Suva (Fiji): Fiji won its first ever Olympic medal, a gold at that, after the national rugby team defeated Great Britain in the rugly sevens final on Thursday. Following the triumph, the whole country erupted in celebrations, setting off flares and dancing in the streets while a national holiday was declared.
The entire island country literally came to a standstill at the start of the rugby sevens final, and by half-time the fireworks had started and there was a monumental chorus of car horns as it became evident Fiji would win and create history. "This is the biggest day in Fiji's history. Everyone is celebrating," said photographer Feroz Khalil, who watched the final on the big screen at the main stadium in Suva. "It was crazy. There were people chanting, crying, tears were flowing. I'm feeling so happy."
Prime Minister Voreqe Bainimarama, who was in Rio de Janeiro to watch the final, announced a public holiday on 22 August, the day after the team arrive home. In a message to the nation Bainimarama said that every Fijian around the is rejoicing. "Never before has the Fijian spirit soared so high as it does today. Never have we stood so tall as a nation."
Fiji Rugby Union chief executive John O'Connor told AFP that nearly all of Fiji's 900,000 residents would have gathered around television sets in the 110 populated islands to watch the historic event. "Everyone is very excited. Wherever there was a TV in a village there were people gathered round. There were about 2,000 people packed in the main stadium watching the game on the big screen. Some people may go to work now but I don't think they will be very productive."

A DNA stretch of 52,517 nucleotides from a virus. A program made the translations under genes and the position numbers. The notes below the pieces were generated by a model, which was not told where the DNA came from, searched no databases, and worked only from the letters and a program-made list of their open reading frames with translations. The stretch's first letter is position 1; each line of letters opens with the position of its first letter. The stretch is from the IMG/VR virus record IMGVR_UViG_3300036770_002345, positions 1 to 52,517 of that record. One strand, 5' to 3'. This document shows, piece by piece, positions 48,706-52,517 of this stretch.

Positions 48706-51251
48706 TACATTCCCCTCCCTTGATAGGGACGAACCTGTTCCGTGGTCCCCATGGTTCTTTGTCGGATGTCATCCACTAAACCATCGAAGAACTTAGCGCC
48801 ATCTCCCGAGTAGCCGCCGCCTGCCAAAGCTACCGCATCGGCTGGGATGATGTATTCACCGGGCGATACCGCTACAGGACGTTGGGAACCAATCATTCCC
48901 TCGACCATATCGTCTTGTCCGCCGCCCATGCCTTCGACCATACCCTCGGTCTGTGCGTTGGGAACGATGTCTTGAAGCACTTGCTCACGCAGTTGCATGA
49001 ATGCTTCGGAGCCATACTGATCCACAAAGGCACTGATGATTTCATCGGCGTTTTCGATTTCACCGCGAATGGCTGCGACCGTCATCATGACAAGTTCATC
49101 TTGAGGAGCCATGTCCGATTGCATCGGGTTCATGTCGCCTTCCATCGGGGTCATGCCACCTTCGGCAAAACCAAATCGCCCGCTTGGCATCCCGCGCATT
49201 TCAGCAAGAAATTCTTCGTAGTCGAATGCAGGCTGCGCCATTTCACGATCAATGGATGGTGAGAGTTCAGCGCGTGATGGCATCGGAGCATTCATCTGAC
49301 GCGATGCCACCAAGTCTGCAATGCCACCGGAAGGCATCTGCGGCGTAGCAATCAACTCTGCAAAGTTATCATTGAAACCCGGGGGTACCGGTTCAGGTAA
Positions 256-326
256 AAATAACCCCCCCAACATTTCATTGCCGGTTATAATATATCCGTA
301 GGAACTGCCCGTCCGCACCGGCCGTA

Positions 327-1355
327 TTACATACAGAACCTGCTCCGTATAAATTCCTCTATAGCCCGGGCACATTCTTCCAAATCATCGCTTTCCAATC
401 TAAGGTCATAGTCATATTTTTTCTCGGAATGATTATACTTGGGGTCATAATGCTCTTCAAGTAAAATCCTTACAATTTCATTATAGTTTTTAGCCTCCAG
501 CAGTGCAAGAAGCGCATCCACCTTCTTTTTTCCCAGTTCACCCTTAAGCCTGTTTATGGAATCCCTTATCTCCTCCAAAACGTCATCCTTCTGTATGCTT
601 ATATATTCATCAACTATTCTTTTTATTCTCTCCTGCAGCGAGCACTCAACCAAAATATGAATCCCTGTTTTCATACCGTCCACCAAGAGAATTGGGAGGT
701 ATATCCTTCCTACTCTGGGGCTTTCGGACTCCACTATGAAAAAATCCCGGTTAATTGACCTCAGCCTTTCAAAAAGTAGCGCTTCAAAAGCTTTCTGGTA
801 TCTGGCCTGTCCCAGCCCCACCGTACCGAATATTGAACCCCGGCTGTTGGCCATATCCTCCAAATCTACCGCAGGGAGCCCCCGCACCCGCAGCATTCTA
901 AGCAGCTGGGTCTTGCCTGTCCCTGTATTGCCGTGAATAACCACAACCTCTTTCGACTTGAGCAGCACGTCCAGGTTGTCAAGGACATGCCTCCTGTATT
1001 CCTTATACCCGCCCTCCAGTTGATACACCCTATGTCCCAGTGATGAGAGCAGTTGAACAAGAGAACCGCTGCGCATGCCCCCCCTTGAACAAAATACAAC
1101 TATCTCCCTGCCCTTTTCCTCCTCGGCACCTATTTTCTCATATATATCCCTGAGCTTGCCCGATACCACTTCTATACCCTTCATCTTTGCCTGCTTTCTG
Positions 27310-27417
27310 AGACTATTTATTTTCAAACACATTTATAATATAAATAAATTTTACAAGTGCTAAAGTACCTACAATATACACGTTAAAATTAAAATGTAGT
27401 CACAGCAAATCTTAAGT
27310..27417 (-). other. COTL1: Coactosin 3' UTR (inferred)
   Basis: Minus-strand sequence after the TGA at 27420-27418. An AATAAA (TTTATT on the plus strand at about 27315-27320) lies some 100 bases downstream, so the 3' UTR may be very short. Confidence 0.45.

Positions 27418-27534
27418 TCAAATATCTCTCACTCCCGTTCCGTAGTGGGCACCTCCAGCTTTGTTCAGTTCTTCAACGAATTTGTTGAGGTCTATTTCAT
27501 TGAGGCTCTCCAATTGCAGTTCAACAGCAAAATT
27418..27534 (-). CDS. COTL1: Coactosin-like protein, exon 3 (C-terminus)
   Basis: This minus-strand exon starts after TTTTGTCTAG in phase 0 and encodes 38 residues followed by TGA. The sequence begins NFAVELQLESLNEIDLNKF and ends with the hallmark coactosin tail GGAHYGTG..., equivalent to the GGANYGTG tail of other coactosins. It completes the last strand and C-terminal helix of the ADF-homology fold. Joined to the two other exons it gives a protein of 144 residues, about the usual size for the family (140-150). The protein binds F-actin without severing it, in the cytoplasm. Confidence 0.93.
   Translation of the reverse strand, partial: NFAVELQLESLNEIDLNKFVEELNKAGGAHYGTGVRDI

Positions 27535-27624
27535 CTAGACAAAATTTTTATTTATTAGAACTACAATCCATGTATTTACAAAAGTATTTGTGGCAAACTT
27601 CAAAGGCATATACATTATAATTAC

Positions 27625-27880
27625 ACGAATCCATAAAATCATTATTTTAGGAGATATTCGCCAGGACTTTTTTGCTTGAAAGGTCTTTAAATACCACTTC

Many who did go to work, finished early to join the festivities, as the blue Fijian flag flew proudly from homes, businesses and vehicles. Fiji scored first after just 55 seconds, led 29-0 at half-time and finished up thrashing Great Britain by an emphatic 43-7.
"By the time it was half-time, people were already celebrating. It was amazing," Khalil said.
Traffic was gridlocked in the capital Suva where the streets were filled with people singing and dancing. In the rugby-obsessed island nation, the gold medal victory was also seen as a chance to put behind them the memories of four coups over the past 30 years of political upheaval.
"The win was truly a historic moment for Fiji," said Shailendra Singh, a former sports journalist and now head of journalism at the University of the South Pacific in Fiji. "The sevens game is more than a game in Fiji and it is a major unifying force. The entire nation, young, old, men, women, children and adults and people from across the political divide will come together in celebration."
Rugby returned to the Rio Olympics after 92 years, with the sevens format used in Brazil enjoying a cult following in Fiji, where crowds gathered in bars, shopping centers and at the national stadium to watch the match at 10am.
With inputs from agencies